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Stand Up Rally calls to defy government mandate

Protesters gather before City Hall
Protesters gather before City Hall

‘The attack on religious liberty is real!’ So began Dr. Monica Miller as she opened the Stand Up for Religious Freedom Rally on October 20th, to approximately 650 supporters crowded onto the front lawn of Dearborn City Hall in Michigan. The rally was one of 127 rallies that took place across the country at noon on Saturday.

Protesters gather at City Hall

The Metro Detroit protest of the federal Health and Human Services Mandate that forces business owners and religious institutions to provide services that violate their consciences, is the third such rally since March of 2012.

‘Today’, Miller said, ‘we are hearing words we have never heard before. Bishops are contemplating having to go to jail over the HHS Mandate!’

Attorney General Bill Schuette sent a letter to the assembly: ‘This is a defining moment for our country. Religious liberty is America’s first freedom. Any rule, regulation, or law that forces faith-based institutions to provide services that violate their free exercise of religion is a flat-out violation of the First Amendment,’ Schuette wrote. ‘Michigan has led the charge and we will stand firm defending our Constitution!’

Clearly identifying the Mandate as an attack on religious freedom and an unprecedented attack on the Constitutional rights of all Americans, ten guest speakers, including Detroit Archbishop Alan Vigneron, asked people to be courageous in standing up to the federal government. Calling the Mandate a violation and saying that ‘faithful Catholics in health care and business are being trampled on,’ the Archbishop called the rally a public call for our leaders to recognize religious freedom. Declared the Archbishop, ‘The government does not have the right to redefine religion or entangle themselves in the affairs of religion!’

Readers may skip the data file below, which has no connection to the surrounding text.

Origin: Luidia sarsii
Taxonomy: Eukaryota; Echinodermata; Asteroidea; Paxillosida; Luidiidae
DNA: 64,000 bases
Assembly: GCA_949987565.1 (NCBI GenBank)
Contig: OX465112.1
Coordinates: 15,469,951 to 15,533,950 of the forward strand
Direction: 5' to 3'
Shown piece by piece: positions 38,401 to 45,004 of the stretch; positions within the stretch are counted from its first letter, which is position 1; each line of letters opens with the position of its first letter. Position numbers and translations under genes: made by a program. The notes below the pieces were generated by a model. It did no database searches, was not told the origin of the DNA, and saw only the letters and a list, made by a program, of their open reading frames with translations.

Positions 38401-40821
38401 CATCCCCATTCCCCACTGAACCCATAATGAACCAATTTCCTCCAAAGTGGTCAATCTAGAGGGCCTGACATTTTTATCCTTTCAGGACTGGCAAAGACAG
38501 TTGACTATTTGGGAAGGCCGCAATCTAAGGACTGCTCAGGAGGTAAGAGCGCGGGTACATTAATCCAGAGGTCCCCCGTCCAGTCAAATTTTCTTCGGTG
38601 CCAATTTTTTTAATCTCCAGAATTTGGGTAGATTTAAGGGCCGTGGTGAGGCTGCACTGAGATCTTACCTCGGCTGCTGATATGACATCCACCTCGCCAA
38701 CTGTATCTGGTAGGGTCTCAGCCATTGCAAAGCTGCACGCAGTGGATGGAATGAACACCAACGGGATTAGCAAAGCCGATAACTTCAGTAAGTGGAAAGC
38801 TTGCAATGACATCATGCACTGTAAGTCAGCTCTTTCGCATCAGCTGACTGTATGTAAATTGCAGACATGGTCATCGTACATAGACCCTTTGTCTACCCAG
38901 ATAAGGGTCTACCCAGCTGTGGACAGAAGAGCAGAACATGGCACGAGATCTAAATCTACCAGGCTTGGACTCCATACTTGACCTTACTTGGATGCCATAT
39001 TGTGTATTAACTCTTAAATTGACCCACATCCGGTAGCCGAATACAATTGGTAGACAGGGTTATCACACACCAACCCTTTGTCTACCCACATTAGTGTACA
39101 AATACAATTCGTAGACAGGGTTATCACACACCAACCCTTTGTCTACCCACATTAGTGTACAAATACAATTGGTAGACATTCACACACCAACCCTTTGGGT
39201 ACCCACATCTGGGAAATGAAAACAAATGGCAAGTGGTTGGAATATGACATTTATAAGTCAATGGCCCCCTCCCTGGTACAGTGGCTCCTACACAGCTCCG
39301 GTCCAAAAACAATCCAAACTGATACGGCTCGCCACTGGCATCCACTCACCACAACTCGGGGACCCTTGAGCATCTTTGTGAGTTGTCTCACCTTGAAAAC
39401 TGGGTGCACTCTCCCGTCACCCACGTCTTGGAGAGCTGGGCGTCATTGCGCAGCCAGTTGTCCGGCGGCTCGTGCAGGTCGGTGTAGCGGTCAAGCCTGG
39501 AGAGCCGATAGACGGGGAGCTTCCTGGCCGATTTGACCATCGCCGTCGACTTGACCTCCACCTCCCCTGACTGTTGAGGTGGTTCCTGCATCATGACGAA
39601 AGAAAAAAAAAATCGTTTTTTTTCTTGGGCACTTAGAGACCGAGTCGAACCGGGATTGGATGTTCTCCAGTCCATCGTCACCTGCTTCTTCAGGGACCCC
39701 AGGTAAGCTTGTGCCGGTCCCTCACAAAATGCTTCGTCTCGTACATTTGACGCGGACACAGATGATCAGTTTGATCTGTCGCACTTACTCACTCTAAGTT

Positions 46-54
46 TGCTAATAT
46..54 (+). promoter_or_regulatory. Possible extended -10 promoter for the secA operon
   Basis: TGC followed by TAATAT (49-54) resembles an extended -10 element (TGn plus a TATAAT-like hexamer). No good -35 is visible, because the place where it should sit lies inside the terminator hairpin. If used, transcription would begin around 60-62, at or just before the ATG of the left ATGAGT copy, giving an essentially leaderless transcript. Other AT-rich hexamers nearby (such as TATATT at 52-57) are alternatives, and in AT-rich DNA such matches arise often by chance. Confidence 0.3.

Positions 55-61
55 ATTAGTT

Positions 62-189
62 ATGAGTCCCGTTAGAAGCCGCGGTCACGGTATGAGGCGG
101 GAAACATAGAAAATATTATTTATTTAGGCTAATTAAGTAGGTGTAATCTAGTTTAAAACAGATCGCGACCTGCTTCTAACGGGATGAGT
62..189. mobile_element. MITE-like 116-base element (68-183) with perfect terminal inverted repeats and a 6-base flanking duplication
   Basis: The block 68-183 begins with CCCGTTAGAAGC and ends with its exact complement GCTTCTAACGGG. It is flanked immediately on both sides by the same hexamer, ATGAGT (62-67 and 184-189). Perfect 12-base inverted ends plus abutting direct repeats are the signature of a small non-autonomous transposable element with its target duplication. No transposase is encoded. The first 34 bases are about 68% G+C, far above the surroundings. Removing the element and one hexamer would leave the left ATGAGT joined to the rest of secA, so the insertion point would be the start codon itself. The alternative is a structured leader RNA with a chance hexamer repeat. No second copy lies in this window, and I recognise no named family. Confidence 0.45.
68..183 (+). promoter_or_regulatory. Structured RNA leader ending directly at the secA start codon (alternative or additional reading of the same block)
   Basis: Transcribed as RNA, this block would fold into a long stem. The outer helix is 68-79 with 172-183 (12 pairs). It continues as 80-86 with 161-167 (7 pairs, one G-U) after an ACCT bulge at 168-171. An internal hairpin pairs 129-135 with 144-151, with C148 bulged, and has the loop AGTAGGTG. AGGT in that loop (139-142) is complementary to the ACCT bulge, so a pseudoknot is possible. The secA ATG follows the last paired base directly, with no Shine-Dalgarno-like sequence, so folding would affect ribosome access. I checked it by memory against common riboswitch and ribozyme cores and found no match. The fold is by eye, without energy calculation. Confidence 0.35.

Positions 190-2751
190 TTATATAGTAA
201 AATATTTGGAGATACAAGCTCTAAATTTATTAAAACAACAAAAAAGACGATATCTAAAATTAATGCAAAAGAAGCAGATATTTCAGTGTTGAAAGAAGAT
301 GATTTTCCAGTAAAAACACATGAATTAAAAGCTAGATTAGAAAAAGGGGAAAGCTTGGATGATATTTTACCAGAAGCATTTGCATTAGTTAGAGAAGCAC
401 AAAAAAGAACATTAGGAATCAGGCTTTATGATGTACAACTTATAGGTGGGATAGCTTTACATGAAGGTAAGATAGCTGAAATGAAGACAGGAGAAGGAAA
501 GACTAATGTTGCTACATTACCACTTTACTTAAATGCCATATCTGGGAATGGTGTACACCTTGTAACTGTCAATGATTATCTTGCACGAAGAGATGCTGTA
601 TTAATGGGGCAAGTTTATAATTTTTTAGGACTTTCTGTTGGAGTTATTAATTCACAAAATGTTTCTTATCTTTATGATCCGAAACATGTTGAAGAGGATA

Father Kenneth Tanner, an Anglican priest from Rochester Hills, said the Mandate was unconstitutional and urged people to speak out against it. ‘We must respectfully refuse to obey the law!’ he said.

Supporting the message with scripture, speaker Robert Fastiggi, a teacher at Sacred Heart Major Seminary, recalled the book of Acts Chapter 5. ‘When the apostles were brought in before the officers and court officials, and questioned about teaching in the Name of Jesus, they replied, ‘We must obey God rather than human beings!’ he read.

Archbishop Vigneron added, ‘I am personally party to a lawsuit against the HHS Mandate. We all need to be courageous in order to stand up for what is true. We have a right to our conscience and to live our life in integrity and enjoy religious freedom.’

Archbishop Vigneron called the government Mandate, ‘heinous in its desire to force us to act against our conscience, and harness us to be agents of an agenda that is contrary to our beliefs! The Mandate is turning me into a hypocrite and that is intolerable!’ he said. ‘We must stop it! We must protest!’

Speaker Neran Karmo of the Chaldean Church talked about America as the beacon that leads others to freedom. Where she lived in Iraq, she was treated as ‘second class as a woman and as a Christian’. But, ‘in America’, she said, ‘my hopes and dreams came true to preach and evangelize.’

‘To care and stand for freedom is an act of charity,’ said Karmo. ‘America is a beautiful place where we can practice religion freely. But we are on a slippery slope’, she said, ‘if we let our freedom go.’

‘The First Amendment,’ said Robert Muise, Senior Counsel of the American Freedom Law Center, ‘separates us from the rest of the world.’ An ex-Marine of 13 years, Muise said he ‘swore an oath to protect the United States against all enemies foreign and domestic’. “We must be more committed to protecting our freedom than our enemies are to destroying them.’

Archbishop Vigneron affirmed, ‘We need to return to the way we have been living for the past 200 years…it is good for our nation!’

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